Shari (Baker) Berga
In addition to being a Baldwin Scholar, I majored in Cultural Anthropology and minored in Education while at Duke. A first generation American daughter born to Trinidadian immigrants, I grew up in a multicultural, multireligious and multiethnic environment. These early childhood experiences shaped my interests and ultimately informed my major in the study of people as well as my commitment to diversity, equity and inclusion in education.
Currently in my eighth year of teaching, I still love the classroom and am simultaneously expanding my diversity work as a teacher leader. To this day, my goals for education remain the same: to help students learn about themselves, think critically about history and contemporary society, find freedom within the power of knowledge and be empowered to change and improve their lives and communities.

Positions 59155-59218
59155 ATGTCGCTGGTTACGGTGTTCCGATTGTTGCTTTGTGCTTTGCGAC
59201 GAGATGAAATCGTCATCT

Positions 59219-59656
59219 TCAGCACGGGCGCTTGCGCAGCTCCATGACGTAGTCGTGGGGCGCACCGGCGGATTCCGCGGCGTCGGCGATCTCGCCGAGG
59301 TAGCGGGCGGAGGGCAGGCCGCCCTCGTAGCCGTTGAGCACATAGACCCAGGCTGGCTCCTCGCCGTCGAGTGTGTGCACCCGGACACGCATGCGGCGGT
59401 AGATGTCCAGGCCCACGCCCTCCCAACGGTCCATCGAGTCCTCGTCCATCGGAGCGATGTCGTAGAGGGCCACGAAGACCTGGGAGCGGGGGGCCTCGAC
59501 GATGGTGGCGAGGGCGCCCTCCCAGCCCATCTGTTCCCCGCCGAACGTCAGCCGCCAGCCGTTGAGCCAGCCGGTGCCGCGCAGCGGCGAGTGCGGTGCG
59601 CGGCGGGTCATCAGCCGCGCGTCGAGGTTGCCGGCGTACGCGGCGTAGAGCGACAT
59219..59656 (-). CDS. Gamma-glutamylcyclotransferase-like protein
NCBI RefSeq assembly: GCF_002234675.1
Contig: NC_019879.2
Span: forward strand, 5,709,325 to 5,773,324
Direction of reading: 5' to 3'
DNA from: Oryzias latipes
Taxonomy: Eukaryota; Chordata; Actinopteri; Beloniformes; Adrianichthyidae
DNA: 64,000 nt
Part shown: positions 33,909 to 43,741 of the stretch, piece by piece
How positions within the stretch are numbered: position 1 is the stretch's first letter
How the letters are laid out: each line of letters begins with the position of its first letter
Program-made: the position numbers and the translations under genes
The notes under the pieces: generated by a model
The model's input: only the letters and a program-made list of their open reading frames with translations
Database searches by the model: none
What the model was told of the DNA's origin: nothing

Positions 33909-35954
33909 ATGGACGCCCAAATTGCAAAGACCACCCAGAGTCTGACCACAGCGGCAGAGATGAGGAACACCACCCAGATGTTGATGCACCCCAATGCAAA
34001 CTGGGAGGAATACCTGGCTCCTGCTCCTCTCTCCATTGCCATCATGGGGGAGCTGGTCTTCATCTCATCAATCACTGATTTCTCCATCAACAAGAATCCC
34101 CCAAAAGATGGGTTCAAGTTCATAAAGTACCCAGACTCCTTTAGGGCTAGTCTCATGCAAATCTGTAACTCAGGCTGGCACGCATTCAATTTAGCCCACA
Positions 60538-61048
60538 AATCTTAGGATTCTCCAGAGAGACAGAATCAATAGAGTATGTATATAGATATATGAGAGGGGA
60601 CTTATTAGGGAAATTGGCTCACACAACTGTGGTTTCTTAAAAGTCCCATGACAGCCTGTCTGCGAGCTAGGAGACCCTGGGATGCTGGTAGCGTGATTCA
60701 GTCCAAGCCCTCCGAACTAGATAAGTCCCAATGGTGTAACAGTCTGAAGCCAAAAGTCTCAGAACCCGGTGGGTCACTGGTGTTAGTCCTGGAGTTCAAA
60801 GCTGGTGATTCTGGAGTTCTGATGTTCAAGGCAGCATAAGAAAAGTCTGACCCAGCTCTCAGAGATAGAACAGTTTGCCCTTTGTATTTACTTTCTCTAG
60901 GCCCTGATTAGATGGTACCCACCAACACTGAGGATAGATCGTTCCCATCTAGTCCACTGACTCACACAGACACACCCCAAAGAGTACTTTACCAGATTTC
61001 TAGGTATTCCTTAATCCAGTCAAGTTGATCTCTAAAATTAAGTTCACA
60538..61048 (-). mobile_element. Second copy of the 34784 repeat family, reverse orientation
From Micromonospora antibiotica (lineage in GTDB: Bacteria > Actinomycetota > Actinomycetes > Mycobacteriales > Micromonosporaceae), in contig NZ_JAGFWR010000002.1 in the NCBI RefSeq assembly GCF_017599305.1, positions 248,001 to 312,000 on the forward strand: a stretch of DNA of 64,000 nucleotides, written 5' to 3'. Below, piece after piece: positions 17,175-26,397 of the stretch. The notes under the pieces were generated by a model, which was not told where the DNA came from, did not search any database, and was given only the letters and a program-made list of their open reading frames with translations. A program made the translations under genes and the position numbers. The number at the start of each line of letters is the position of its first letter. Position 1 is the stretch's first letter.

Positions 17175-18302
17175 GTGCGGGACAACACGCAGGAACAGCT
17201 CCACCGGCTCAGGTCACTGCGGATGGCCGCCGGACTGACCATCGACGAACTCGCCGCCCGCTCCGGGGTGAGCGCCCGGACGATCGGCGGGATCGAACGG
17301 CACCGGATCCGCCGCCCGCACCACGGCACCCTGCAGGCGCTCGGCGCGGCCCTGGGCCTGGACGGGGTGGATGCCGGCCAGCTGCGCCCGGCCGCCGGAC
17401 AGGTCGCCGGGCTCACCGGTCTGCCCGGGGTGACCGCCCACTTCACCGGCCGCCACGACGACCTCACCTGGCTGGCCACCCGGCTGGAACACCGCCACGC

I am an unapologetic feminist. I am grateful to the Baldwin Scholars because this group of women, our professors, and program directors served as my respite from a rather misogynistic and often racially obtuse campus. More importantly, while I always valued sisterhood and women supporting each other (I have two sisters), I also learned the immense value of mentorship from my experience as a Baldwin Scholar. Simply put, intergenerational mentorship is crucial to the success (however defined) of women. Upon reflection of my professional life thus far, I recognize that nearly all of my most critical career opportunities have come as a result of mentoring from older women. In turn, I am committed to creating opportunities for women younger than myself.